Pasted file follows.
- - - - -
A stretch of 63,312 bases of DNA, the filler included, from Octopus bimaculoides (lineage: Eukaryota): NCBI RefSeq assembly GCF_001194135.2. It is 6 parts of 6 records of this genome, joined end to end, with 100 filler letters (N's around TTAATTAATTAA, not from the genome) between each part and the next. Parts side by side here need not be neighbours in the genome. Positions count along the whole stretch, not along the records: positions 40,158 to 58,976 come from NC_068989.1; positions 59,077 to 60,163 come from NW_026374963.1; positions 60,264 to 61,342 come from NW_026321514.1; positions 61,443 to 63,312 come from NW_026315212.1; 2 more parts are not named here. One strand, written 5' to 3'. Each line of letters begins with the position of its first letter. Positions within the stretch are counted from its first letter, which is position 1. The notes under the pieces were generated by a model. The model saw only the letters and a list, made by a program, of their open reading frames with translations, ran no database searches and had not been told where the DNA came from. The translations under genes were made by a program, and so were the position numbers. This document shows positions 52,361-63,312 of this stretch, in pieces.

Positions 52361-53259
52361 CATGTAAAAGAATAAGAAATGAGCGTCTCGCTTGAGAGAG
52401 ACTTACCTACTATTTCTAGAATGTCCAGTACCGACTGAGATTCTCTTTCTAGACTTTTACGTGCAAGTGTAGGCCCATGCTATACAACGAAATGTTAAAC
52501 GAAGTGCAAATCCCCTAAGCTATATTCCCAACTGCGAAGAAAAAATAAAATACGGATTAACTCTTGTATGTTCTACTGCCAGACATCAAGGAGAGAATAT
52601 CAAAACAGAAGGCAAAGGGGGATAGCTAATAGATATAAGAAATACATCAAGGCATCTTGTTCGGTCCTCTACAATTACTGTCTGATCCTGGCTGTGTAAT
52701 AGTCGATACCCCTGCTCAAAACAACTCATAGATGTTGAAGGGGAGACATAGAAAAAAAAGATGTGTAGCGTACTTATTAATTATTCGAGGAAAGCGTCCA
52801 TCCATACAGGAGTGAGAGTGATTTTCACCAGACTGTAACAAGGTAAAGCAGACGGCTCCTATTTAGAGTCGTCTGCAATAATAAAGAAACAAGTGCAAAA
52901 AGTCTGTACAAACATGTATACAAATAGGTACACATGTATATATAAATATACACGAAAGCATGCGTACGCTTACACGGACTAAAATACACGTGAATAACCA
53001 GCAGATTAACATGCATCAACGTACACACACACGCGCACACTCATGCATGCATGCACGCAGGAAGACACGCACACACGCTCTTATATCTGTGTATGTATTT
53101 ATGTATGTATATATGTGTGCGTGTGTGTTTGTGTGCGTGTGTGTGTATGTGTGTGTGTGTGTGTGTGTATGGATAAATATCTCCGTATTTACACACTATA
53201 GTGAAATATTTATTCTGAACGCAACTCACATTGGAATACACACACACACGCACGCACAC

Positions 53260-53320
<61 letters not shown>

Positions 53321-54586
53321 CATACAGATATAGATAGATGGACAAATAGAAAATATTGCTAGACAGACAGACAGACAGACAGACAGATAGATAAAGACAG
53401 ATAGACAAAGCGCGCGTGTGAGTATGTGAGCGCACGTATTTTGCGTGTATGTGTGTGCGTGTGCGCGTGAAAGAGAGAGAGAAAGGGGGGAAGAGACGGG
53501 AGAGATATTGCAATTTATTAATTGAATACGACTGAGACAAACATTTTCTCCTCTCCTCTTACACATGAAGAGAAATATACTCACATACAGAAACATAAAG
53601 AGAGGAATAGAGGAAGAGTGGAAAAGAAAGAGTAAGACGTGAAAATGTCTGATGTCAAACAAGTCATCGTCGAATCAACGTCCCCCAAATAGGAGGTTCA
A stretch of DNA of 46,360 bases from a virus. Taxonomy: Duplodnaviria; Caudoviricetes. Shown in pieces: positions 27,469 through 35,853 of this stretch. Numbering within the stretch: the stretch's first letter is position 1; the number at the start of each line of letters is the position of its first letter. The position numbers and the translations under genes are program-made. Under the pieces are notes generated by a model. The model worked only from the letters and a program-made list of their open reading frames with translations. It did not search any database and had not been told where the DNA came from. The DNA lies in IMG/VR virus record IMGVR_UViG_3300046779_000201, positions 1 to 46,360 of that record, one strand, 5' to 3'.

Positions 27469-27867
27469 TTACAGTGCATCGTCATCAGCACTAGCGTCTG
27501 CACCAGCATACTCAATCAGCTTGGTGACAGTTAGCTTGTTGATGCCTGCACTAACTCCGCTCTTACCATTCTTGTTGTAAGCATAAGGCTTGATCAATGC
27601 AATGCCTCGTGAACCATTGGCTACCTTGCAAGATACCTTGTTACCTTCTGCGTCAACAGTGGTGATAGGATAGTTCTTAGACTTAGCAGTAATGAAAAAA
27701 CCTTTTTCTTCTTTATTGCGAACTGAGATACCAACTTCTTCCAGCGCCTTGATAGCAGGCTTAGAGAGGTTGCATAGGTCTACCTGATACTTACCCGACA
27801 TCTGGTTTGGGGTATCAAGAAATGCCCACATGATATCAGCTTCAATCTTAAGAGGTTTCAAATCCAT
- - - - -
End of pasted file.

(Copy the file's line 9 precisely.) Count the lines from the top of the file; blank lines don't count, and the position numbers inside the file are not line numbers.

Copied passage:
52901 AGTCTGTACAAACATGTATACAAATAGGTACACATGTATATATAAATATACACGAAAGCATGCGTACGCTTACACGGACTAAAATACACGTGAATAACCA